Sarge the next divy on SFL is not until Dec so you have awhile to wait . Even with stocks with divies in the near future, some will take the divy and then sell, so there's going to be added selling pressure.
I think it is too early to buy anything that is selling off. SFL broke its 50 dma and its 100. It may be getting painted with the same broad brush as its sisters, SDRL and NADL, but there's no need to try to be a hero and catch a falling knife. Even temporary oversold conditions can become even more oversold.
Stagg is right for part of the answer in that it is seasonal, due to funds booking gains before their year's end. Remember, for most funds, their year end at the end of October, not December. Second, the dealers kept the market up to make sure the BABA ipo was successful, so now that it is done, they are free to resume taking profits. But not all of the selling is indiscriminate. There are some companies who have questions about their current business -- including SDRL and the other drillers and PSEC. That doesn't mean that these are bad companies or that they won't fix their problems, but their stocks are being sold until they become better values. And better bargains are when the stocks reach lower levels. Yield is not always the best metric of when a stock has reached a bargain because a dividend can always be cut. That's why technicals can be better guides because you can "see" where there is support (it doesn't mean it has to hold however, if further bad news comes).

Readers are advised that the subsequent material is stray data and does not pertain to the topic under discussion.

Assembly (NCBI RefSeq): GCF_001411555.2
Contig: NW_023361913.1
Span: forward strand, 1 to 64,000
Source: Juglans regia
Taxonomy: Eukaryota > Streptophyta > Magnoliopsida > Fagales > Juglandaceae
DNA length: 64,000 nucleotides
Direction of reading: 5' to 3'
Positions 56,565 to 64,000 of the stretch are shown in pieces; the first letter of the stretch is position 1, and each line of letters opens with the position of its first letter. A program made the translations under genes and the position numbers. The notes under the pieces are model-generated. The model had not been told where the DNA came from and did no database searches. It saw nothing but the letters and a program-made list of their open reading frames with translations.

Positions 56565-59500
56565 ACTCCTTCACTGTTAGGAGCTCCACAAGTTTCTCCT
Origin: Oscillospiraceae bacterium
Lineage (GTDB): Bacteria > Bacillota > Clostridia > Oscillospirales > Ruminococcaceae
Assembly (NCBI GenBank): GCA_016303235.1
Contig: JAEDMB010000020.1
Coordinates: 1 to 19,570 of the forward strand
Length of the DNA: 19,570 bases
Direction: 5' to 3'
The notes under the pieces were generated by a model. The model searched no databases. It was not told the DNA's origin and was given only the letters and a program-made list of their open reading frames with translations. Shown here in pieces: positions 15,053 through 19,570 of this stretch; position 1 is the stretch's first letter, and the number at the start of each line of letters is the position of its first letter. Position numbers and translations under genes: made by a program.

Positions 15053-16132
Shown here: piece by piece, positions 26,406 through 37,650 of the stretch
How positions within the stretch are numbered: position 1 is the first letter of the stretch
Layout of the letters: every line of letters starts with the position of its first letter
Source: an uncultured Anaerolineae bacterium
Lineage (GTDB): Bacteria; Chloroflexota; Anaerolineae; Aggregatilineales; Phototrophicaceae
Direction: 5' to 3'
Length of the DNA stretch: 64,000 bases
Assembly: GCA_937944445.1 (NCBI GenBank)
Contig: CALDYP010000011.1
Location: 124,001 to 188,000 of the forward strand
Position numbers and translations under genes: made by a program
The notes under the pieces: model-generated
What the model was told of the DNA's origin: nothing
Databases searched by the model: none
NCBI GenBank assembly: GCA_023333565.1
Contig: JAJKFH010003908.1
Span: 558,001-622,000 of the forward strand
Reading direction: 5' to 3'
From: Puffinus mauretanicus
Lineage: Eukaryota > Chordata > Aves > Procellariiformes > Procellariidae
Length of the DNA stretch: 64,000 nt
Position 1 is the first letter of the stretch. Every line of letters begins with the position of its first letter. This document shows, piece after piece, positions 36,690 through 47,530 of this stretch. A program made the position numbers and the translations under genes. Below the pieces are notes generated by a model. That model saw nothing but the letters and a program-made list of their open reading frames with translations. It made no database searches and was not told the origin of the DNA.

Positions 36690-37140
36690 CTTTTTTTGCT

The S&P is still above the 50 dma which is at 1975. If it breaks 1975, then it will go to the 100 dma at 1951. Below that is the 200 dma at 1894. It might be time to start buying some inverse ETFs just to be safe.
Even with the Fed meeting behind us, there is always another Fed meeting lurking in the future which I think is contributing to the mREITs trading below book value. It would almost be better for the sector for the Fed to go ahead and raise rates and get it behind us. There's an article in today's WSJ about the mechanics of how they will actually try to raise rates (the old tools are somewhat useless since there are so many excess reserves). Anyway, it looks like the 10 year may have run into resistance around 2.6% which is about where it was at the end of Q2, so mREIT book values should hold up. Waiting for WMC's divy announcement which should be this week.
Per our earlier discussion. Article says they will try to use interest on excess reserves and reverse repos.